A doctor wants to identify what disease, what hidden cause is producing a patient’s symptoms. Different diseases, however, can produce similar symptoms. In science, we seek a description, a model of the world, but many different models could produce similar measurements. In poker, we want to know whether the other players are bluffing. Usually, the information we are provided is ambiguous. Regardless of whether what we see is inherently random or just not known to us, we would like to have a framework that enables us to reason about such uncertain phenomena. A thorough consideration of what properties such a framework should have will lead us to probability theory. In this module, we will set out the basics of probability theory and will try to formalise our beliefs. Then, we will look at how we can make inferences, in other words, rational guesses about the unknown. We will also discuss some inevitable difficulties in learning about the world. Finally, we will look at some examples of how this framework is applied in cognitive science and discuss some recent findings.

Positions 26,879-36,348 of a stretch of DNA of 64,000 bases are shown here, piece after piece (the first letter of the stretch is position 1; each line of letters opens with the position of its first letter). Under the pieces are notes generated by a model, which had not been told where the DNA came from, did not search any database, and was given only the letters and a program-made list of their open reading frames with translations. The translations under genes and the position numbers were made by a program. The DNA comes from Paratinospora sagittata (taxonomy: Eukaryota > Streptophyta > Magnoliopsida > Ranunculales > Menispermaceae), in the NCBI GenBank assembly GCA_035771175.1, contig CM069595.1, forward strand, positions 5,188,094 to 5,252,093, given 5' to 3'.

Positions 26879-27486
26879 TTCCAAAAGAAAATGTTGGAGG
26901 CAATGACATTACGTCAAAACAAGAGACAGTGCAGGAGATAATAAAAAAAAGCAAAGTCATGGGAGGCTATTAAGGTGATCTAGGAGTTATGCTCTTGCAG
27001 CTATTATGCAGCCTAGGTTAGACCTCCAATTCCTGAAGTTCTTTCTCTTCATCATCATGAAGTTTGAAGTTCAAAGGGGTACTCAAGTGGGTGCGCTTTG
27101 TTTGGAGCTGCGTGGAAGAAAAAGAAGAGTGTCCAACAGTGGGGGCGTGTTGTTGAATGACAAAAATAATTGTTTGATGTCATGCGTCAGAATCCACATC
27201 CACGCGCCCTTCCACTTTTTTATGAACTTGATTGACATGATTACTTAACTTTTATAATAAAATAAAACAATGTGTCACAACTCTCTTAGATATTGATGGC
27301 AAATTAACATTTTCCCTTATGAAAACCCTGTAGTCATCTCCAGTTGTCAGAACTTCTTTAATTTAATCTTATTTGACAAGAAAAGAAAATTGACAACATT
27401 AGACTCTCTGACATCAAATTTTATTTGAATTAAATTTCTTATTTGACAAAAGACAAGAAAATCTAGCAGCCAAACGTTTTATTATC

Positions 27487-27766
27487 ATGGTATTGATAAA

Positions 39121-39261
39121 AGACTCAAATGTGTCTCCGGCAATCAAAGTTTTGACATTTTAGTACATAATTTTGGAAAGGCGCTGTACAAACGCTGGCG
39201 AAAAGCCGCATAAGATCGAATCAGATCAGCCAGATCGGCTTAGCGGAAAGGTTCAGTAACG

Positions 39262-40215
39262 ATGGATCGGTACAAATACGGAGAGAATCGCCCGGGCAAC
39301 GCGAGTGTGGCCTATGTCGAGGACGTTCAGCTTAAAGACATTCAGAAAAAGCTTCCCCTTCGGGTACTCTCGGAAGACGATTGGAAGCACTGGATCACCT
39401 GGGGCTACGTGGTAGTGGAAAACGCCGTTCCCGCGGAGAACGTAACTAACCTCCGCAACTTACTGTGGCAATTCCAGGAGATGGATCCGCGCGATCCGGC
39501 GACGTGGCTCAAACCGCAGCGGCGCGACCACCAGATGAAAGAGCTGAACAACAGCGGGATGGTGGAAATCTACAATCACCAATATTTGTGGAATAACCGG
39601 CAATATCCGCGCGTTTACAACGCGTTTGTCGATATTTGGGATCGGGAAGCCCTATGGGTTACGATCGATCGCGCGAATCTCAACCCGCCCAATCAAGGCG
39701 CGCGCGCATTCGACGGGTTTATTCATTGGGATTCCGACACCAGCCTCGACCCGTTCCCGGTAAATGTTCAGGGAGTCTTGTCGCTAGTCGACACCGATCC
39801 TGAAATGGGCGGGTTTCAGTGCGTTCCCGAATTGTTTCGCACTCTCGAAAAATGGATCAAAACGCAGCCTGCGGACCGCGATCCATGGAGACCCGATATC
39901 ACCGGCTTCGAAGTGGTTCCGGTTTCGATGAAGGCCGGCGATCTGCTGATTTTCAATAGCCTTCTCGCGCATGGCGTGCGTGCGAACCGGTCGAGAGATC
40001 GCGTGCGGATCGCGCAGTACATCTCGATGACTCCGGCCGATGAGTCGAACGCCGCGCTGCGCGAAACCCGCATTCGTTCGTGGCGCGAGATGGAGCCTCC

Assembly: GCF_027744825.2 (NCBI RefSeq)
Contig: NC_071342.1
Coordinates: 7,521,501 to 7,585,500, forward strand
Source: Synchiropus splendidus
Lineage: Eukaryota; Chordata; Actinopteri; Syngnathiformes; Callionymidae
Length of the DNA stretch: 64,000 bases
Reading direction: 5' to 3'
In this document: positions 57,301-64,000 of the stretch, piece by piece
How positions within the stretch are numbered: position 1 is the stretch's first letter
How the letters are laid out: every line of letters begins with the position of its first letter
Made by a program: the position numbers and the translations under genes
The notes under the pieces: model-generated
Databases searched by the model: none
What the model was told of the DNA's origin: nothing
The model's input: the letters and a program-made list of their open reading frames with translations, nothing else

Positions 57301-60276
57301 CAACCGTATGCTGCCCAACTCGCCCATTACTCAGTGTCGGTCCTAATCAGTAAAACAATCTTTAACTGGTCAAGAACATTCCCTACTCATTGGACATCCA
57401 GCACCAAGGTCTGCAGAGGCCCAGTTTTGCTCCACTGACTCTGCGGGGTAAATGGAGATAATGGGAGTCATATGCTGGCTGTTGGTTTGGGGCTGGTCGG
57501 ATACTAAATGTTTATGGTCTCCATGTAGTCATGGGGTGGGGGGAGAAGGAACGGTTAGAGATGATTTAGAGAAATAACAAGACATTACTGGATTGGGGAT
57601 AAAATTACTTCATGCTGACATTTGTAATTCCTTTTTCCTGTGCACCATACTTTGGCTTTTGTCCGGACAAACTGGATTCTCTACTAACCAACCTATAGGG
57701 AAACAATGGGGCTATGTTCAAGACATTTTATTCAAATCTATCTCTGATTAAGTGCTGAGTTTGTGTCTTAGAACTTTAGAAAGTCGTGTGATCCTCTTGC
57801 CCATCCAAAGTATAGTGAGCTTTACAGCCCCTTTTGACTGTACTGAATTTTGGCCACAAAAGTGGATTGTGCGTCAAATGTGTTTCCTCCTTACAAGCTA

The module is suitable for students interested in natural sciences, especially cognitive science, psychology and even machine learning. Evaluation is based on the students’ independent work in the form of homework and a final essay.
The main objectives of the modules are a) to introduce students to the probabilistic framework, b) to understand how probability theory and statistics may be applied to science, and c) to familiarise them with some basic ideas in computational cognitive science and machine learning.